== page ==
A poem by Juliana Horatia Ewing

Hold my hand, little Sister, and nurse my head, whilst I try to remember the word,
What was it?--that the doctor says is now fairly established both in me and my bird.
C-O-N-con, with a con, S-T-A-N-stan, with a stan--No! That's Constantinople, that is
The capital of the country where rhubarb-and-magnesia comes from, and I wish they would keep it in that country, and not send it to this.
C-O-N-con--how my head swims! Now I've got it! C-O-N-V-A-L-E-S-C-E-N-C-E.
Convalescence! And that's what the doctor says is now fairly established both in my blackbird and me.
He says it means that you are better, and that you'll be well by and by.
And so the Sea-captain says, and he says we ought to be friends, because we're both convalescents--at least we're all three convalescents, my blackbird, and the Captain and I.
He's a sea-captain, not a land-captain, but, all the same, he was in the war,
And he fought,--for I asked him,--and he's been ill ever since, and that's why he's not afloat, but ashore;
And why somebody else has got his ship; and she behaved so beautifully in the battle, and he loves her quite as much as his wife, and rather better than the rest of his relations, for I asked him; and now he's afraid she will never belong to him any more.
I like him. I've seen him three times out walking with two sticks, when I was driving in the bath-chair, but I never talked to him till to-day.
He'd only one stick and a telescope, and he let me look through it at the big ship that was coming round the corner into the bay.
He was very kind, and let me ask questions. I said, "Are you a sea-captain?" and he said, "Yes." And I said, "How funny it is about land things and sea things!
There are captains and sea-captains, and weeds and sea-weeds, and serpents and sea-serpents. Did you ever meet one, and is it really like the dragons on our very old best blue tea-things?"
But he never did. So I asked him, "Have you got convalescence? Does your doctor say it is fairly established? Do your eyes ache if you try to read, and your neck if you draw, and your back if you sit up, and your head if you talk?
Don't you get tired of doing nothing, and worse tired still if you do anything; and does everything wobble about when you walk?
Wouldn't you rather go back to bed? I think I would. Don't you wish you were well? Wouldn't you rather be ill than only better?
I do hate convalescence, don't you?"
Then I stopped asking, and he shut up his telescope, and sat down on the shingle, and said, "When you come to my age, little chap, you won't think 'What is it I'd rather have?' but, 'What is it I've got to do?'
'What have I got to do or to bear; and how can I do it or bear it best?'
That's the only safe point to make for, my lad. Make for it, and leave the rest!"
I said, "But wouldn't you rather be in battles than in bed, with your head aching as if it would split?"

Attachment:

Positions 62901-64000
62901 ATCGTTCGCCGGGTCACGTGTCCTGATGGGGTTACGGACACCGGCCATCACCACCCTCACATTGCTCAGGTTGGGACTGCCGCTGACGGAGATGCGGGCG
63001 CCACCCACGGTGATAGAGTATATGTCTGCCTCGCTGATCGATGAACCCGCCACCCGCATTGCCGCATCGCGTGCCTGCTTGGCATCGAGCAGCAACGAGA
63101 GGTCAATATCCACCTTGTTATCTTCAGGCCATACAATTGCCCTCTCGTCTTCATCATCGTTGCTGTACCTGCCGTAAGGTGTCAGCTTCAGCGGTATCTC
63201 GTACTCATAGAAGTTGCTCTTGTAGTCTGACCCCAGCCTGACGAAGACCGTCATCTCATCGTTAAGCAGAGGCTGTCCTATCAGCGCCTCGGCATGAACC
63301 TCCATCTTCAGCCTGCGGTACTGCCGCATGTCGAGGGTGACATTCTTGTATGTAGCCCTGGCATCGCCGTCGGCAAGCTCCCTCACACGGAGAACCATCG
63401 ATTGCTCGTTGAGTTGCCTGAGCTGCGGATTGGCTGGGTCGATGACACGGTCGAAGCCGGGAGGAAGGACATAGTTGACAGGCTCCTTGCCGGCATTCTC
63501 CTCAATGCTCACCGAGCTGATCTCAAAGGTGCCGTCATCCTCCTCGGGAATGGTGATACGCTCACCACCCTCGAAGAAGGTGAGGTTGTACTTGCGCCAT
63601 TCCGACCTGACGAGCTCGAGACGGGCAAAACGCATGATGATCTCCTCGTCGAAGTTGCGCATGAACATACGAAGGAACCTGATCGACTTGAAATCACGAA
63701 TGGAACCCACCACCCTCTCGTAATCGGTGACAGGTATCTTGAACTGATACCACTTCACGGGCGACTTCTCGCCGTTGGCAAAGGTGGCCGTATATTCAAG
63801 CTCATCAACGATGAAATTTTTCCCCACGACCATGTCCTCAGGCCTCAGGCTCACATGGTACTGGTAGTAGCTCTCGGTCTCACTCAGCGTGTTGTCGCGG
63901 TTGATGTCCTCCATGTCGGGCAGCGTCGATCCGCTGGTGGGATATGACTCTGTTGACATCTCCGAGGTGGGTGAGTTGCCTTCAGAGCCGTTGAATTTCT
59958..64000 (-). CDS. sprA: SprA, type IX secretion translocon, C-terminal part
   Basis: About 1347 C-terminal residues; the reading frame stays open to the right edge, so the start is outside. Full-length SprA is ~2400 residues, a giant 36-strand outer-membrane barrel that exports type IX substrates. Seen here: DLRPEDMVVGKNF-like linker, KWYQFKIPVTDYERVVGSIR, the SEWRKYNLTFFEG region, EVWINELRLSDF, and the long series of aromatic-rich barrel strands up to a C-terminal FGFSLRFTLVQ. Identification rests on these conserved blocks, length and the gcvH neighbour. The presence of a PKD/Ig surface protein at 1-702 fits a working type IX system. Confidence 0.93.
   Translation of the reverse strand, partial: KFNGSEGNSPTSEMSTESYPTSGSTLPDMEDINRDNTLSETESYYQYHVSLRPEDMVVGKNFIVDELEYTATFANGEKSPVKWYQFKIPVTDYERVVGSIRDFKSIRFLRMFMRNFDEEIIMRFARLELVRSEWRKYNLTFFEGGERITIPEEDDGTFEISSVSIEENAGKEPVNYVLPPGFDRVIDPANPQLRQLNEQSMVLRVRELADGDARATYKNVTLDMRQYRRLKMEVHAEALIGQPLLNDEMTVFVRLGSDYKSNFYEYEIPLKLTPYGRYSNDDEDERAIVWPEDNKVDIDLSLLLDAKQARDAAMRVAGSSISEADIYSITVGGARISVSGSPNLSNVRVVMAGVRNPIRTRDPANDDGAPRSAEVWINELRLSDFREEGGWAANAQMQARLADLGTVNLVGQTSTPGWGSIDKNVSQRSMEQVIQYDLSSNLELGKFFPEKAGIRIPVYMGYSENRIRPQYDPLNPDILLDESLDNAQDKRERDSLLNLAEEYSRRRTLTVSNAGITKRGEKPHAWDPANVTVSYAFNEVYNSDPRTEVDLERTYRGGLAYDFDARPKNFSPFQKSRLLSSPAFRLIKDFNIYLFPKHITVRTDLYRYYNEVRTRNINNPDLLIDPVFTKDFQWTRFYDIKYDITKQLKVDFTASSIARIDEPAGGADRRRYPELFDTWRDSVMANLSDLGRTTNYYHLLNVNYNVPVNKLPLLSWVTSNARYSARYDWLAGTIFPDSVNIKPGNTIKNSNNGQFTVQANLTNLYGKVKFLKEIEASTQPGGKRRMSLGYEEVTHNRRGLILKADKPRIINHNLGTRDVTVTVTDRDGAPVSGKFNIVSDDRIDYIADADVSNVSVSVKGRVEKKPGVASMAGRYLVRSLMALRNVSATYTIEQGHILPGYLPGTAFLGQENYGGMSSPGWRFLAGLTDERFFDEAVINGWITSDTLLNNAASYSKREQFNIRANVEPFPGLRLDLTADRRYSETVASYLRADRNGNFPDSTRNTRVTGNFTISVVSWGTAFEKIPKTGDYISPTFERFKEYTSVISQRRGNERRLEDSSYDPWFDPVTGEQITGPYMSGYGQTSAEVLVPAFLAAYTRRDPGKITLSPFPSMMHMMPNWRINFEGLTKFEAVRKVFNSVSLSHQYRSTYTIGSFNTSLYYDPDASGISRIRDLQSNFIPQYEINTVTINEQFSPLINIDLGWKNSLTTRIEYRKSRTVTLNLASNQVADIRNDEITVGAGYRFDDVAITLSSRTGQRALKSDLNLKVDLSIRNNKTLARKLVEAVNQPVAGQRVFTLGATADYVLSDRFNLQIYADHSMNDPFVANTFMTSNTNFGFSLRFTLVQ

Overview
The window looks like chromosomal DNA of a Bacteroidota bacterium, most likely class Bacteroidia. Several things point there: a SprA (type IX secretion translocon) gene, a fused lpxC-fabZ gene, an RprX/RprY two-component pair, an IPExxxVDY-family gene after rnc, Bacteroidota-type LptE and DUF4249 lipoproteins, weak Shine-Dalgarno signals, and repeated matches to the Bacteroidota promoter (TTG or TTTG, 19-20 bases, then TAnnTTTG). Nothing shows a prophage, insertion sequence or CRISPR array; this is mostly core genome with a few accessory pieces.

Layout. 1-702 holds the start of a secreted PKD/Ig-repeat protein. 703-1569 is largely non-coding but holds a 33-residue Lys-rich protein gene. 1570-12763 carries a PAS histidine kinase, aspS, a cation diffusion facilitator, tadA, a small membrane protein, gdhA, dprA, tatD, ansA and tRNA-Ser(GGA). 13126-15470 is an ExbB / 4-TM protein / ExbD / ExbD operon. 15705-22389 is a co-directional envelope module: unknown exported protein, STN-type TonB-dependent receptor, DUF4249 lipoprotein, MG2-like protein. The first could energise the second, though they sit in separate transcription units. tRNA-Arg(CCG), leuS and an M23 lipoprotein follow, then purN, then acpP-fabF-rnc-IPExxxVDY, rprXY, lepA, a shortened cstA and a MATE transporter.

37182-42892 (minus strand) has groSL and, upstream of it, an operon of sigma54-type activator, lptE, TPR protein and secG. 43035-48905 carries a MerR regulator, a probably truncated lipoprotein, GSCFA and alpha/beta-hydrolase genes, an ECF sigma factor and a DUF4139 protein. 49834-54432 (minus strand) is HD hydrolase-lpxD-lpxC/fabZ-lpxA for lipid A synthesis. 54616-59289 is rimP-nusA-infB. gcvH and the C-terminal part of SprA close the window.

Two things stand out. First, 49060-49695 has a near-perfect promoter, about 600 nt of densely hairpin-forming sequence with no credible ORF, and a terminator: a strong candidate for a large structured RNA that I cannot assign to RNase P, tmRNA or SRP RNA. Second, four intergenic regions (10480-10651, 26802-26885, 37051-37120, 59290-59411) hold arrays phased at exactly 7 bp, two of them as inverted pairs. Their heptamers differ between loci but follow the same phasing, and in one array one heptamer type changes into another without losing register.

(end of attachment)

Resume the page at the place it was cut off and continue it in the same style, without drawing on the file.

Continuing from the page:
And he said, "Of course I would; so would most men. But, my little convalescent, that's not it.
What would you think of a man who was ordered into battle, and went grumbling and wishing he were in bed?"
"What should I think of the fellow? Why, I should know he was a coward," I said.
"And if he were confined to bed," said the Sea-captain, "and lay grumbling and wishing he were in battle, I should give him no better a name;
For the courage that dares, and the courage that bears, are really one and the same."
Hold my hand, little Sister, and nurse my head, for I'm thinking, and I very much fear
You've had no good of being well since I was ill; I've led you such a life; but indeed I am obliged to you, dear!
Is it true that Nurse has got something the matter with her legs, and that Mary has gone home because she's worn out with nursing,
And won't be fit to work for months? (will she be convalescent, because it was such hard work waiting on me?) and did Cook say, "So much grumbling and complaining is nigh as big a sin as swearing and cursing"?
I wish I hadn't been so cross with poor Mary, and I wish I hadn't given so much trouble about my medicine and my food.
I didn't think about her. I only thought what a bother it was. I wish I hadn't thought so much about being miserable, that I never thought of trying to be good.
I believe the Sea-captain is right, and I shall tell him so to-morrow, when he comes here to tea;
He's going to look at my blackbird's leg, and if it is really set, he wants me to let it go free.
He says captivity is worse than convalescence, and so I should think it must be.
Are you tired, little Sister? You feel shaky. Don't beg my pardon; I beg yours. I've not let you go out of my sight for weeks.
Get your things on, and have a gallop on Jack.
Ride round this way and let me see you. I won't say a word about wishing I was going too; and if my head gets bad whilst you're away, I will bear it my very best till you come back.
Tell me one thing before you start. If I learn to be patient, shall I learn to be brave, do you think? The Sea-captain says so.
He says, "Self-command is the making of a man," and he's a finely-made man himself, so he ought to know.
Perhaps, if I try hard at Convalescence now, I may become a brave sea-captain hereafter, and take my beautiful ship into battle, and bring her out again with flying colours and fame,
If the courage that dares, and the courage that bears, are really one and the same.

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